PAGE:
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NEWS
June 8, 2013 | By David O'Reilly, Inquirer Staff Writer
For some visitors, the black wall of names slanting across a Mount Laurel field Thursday was too painful to approach. Still others stepped so close to the traveling Vietnam Veterans Memorial model that it seemed they would enter into it if they could, touching one or two among its 58,000 names of the Vietnam War's combat dead and gazing for many moments. "Even though it's so long ago, I still remember the two soldiers coming to say he's dead," said Jean M. Murray of Mount Laurel.
NEWS
November 11, 1992 | By RICHARD COHEN
On the Sunday before Veterans Day, on a night when the names of the Vietnam War dead were being read aloud around the clock at the Vietnam Veterans Memorial, two National Park rangers set off on a twice-daily task. One held a clipboard. The other knelt to recover items left at the base of the memorial. The kneeling agent looked up. "Diary," he said softly. He read the cover - "Tet Offensive, 1968" - and handed the little book up to his colleague. The two of them continued along the wall - a Zippo lighter, a page from a high school yearbook, a photo.
NEWS
August 9, 1992 | By Deborah Barfield, INQUIRER WASHINGTON BUREAU
Twenty-five years ago, Army Sgt. Larry Presher was dodging bullets as he led convoys in Vietnam. These days, he's hustling apples on a Washington street corner and living in a homeless shelter. "For some reason we're falling through the cracks," said the 47-year-old veteran from Gainesville, Fla. "I don't know why there are so many veterans in the streets. There are a lot of guys out there like me. " On any given night, about 600,000 people are homeless in America, and a recent study by the federal Task Force on Homelessness shows that roughly a third of them are veterans.
NEWS
May 2, 1991 | By Edward Ohlbaum, Special to The Inquirer
There is no urgent need for a memorial to honor service personnel who died in the Gulf War, according to the Army veteran who campaigned in the 1980s to build the Vietnam Veterans Memorial in Washington. Returning combat troops are getting "the type of welcome home that is appropriate" and there is "no shortage of ideas on how to recognize these people," said Jan C. Scruggs, 41. As president of the Vietnam Veterans Memorial Fund, he helped raised $10 million amid a sea of controversy to build what has become the country's most visited memorial.
ENTERTAINMENT
August 24, 1989 | By Barton Reppert, Associated Press Daily News movie critic Gary Thompson contributed to this report
The movie "Casualties of War" maligns Vietnam veterans by exploiting "false stereotypes" about the Vietnam War, the former chairman of the Vietnam Veterans Memorial Fund said yesterday. John Wheeler, president of the Center for the Vietnam Generation, asserted that "every dollar spent to see this film is a knife in the heart of some vet, his kids or others who love him. " Such criticism places "Casualties of War" apart from other recent depictions of the war, such as "Hamburger Hill" and "Platoon," which generally drew praise from vets for their realistic depiction of combat life in Vietnam.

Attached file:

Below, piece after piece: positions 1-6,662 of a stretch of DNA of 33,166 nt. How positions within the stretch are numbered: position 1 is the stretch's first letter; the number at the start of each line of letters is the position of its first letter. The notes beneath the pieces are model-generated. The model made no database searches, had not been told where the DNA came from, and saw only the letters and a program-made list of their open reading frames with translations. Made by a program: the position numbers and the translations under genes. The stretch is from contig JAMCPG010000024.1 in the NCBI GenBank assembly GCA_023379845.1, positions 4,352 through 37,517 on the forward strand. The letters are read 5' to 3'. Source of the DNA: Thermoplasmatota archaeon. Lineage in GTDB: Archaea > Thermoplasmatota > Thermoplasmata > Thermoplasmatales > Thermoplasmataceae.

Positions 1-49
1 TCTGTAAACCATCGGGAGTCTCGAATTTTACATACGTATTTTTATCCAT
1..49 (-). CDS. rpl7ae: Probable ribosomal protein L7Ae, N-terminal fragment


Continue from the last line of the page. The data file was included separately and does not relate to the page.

NEWS
May 4, 1988 | From Inquirer Wire Services
The Vietnam Veterans Memorial has been defaced with several scratches including one resembling a swastika, according to National Park Service officials. This is the first time the memorial has been damaged since it opened in 1982, they said. The 493-foot-long black granite wall, inscribed with the names of more than 58,000 service personnel who were killed in the Southeast Asian conflict, has become the most visited monument in the capital. "The wall itself has such great respect that we have never had problems with damage," said Bill Ruback, superintendent of national parks in downtown Washington, in disclosing the damage Monday.
NEWS
October 27, 1987 | By FRANK DOUGHERTY and ANN GERHART, Daily News Staff Writers
After yesterday's dedication at the Vietnam Veterans Memorial, a man of about 40 who was dressed in battle fatigues and carrying a bottle of beer approached the section bearing the names of war dead beginning with the letter "T". He took a big swig from the bottle, wet the fingers of his right hand with the beer, and traced them over one of the names. Then he wept. About a minute later, as he began walking away, he noticed some people staring at him, and said: "This guy I knew was a good friend.
NEWS
October 27, 1987 | By FRANK DOUGHERTY and JOANNE SILLS, Daily News Staff Writers
The note, taped in haste to one of the granite slabs, was signed with a peace symbol. To my friend Jim: Over the years I've cryed alot (sic) and couldn't understand why - but being buddies like we were - I find it only fitting to honor you and the others today - I cry today with tears of joy - May others join in and remember "the all" Now and Forever - Your Buddy Rick. P.S. love & friendship. As soon as dedication ceremonies ended at the Philadelphia Vietnam Veterans Memorial yesterday, the living began to make their offerings to the dead.
NEWS
October 26, 1987 | By Edward Colimore, Inquirer Staff Writer
Thousands of Vietnam veterans, joined by bands and drill teams, are to march today through Center City to the site of the new Philadelphia Vietnam Veterans Memorial, which will be dedicated as part of observances honoring the city's war dead. The parade will begin at 10 a.m. at the Museum of Art and will honor 630 servicemen killed or missing in the Vietnam War who were inducted into the service in Philadelphia or who were raised here. The marchers will move down the Benjamin Franklin Parkway to 19th Street, south on 19th to Chestnut Street, east on Chestnut to Front Street and south on Front to the memorial site at Front and Spruce Streets.
NEWS
October 26, 1987 | By Roy H. Campbell and Maida Odom, Inquirer Staff Writers
With word and song, with tears and prayers, the forgotten were remembered, the dead memorialized. Last night, under a starless sky, the 630 Philadelphia servicemen who died or were missing in action in the Vietnam War were paid tribute in a ceremony at the Constitution Pavilion near Independence Hall. There, well over 1,000 people gathered for a 6 p.m. memorial service, followed by a candlelight procession to the new Philadelphia Vietnam Veterans Memorial near Penn's Landing.